Slowly but surely, the Ukrainians are getting the upper hand in the region of Kherson, a strategic city that is supposed to serve as a launchpad for the troops heading west.
If there is one thing that President Vladimir Putin’s regime has proved time and again in this war is that it can always outperform its own atrocities. The event where Ukrainian POWs were essentially executed in Donetsk over the weekend is the latest such example.
The Kremlin, long known for its mastery of provocation and with a track record of taking out captives, blamed Kyiv for the shelling of the detention center were the captives were held, but its explanation barely held any water: Not a single Russian was killed due to some miracle; experts who examined the pictures said that this looked like an inside job by the Russian captors; a conversation between two Russian fighters that was intercepted by Ukrainian services had one of them explain that the prisoners of war were mainly from the Azov Battalion, which has been described by Russian propaganda as Ukrainian Nazis; and if that is not enough, a Telegram channel affiliated with the Kremlin has already suggested in early June that an explosion could take place in the very center that was ultimately attacked.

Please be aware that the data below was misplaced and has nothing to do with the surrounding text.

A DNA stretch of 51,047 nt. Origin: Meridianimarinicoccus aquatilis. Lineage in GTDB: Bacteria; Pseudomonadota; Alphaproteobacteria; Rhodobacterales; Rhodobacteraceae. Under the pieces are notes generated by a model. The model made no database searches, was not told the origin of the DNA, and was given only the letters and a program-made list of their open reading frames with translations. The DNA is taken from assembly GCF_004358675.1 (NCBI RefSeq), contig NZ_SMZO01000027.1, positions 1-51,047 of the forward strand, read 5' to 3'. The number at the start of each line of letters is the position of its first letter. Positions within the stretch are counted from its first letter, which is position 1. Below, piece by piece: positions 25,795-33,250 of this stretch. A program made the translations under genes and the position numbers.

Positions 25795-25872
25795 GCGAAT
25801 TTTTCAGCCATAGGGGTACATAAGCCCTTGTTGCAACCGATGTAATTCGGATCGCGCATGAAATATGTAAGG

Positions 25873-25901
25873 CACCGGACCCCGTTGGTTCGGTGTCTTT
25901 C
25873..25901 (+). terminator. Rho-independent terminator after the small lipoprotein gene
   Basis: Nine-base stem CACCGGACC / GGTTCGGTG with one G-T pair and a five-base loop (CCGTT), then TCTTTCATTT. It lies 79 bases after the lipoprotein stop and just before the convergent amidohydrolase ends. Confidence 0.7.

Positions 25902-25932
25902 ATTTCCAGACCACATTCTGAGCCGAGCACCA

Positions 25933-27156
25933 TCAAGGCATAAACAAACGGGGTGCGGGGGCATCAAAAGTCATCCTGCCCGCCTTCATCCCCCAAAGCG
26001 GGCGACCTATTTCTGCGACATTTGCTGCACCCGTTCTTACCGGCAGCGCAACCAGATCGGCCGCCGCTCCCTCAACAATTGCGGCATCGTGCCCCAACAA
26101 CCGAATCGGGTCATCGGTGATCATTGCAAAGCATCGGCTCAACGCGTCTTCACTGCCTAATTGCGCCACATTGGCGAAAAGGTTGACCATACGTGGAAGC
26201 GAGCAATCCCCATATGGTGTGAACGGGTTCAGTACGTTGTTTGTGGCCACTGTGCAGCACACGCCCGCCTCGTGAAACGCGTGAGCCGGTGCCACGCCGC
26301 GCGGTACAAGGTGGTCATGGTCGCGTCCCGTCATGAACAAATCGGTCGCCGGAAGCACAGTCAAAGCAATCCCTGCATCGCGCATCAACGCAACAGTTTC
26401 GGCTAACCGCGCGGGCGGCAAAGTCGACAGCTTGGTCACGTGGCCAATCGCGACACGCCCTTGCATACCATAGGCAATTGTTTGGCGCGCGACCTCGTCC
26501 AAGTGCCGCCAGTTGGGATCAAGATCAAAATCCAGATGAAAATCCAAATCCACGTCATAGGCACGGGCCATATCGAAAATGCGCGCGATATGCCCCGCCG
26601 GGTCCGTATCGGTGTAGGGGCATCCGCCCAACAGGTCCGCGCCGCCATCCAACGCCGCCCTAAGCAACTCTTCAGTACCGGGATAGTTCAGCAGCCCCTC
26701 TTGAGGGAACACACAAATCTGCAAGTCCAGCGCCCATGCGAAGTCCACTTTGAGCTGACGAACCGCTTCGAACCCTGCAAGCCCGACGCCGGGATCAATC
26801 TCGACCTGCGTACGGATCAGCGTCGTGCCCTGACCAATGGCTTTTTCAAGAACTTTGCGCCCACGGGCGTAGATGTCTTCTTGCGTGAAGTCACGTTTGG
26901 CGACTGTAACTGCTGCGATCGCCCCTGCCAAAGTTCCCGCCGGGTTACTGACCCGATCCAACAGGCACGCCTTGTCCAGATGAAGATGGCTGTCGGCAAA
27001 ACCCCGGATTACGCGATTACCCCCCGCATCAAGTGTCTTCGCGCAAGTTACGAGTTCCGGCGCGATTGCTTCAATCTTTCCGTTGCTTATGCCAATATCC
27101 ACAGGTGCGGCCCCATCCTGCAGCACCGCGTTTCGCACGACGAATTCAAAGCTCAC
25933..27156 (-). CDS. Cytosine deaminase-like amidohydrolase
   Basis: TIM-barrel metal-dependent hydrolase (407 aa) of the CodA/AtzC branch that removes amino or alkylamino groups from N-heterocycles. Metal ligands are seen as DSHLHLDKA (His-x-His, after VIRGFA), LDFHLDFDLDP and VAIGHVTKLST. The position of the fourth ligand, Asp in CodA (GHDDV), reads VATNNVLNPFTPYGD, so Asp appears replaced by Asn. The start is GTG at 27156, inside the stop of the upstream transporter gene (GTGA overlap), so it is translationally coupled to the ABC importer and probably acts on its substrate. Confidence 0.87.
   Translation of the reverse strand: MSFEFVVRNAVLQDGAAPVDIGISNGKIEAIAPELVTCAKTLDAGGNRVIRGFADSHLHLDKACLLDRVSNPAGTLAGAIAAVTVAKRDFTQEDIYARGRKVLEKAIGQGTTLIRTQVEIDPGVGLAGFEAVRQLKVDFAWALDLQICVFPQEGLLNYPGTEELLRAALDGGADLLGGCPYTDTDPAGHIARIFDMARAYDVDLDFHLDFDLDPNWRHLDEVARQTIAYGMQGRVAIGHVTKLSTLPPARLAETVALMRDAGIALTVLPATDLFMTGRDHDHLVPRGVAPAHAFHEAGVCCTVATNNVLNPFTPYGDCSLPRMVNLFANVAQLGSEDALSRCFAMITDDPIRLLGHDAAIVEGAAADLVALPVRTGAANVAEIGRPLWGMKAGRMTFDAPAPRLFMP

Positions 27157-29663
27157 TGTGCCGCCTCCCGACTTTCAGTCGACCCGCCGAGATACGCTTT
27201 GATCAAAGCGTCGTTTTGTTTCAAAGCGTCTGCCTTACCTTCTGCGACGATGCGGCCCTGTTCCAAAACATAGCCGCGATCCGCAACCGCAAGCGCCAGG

The big question is why Russia chose to take this path while embarrassing the International Red Cross and the United Nations, which were tasked with ensuring the captives’ safety. One reason appears to stem from a domestic calculus: bowing to pressure by supporters of the war in Russia to execute the “Nazis.” With Russia having no meaningful gains on the ground, this demand got reinforced.
But the other goal, which is about Russia’s international posture, is more important. Hours before the explosion in the detention center, a gruesome video was leaked to social media showing a Russian mercenary torturing a Ukrainian captive and then executing him. It is likely that Russia wants to terrorize Ukrainians. Perhaps to a larger extent, Moscow seeks to get them riled up against President Volodymyr Zelensky for not securing the release of POWs, as well as to make the Ukrainian forces subscribe to Russia’s lower standards by using torture as a means of revenge. This, Russia presumably hopes, will supposedly show the world that “both sides are barbaric,” resulting in Ukraine losing diplomatic and military support and in public opinion.
Why has that happened? Because Russia desperately needs a ceasefire. Its forces are exhausted and depleted. Slowly but surely, the Ukrainians are getting the upper hand in the region of Kherson, the only city on the western bank of the Dnipro River where Russia has managed to fully take over. Russia has been diverting troops from the Donbas to Kherson, as it is considered paramount and is to be eventually annexed. Losing Kherson, which is supposed to be the launching pad for the next offensive if things stall, will be a devastating blow for Moscow.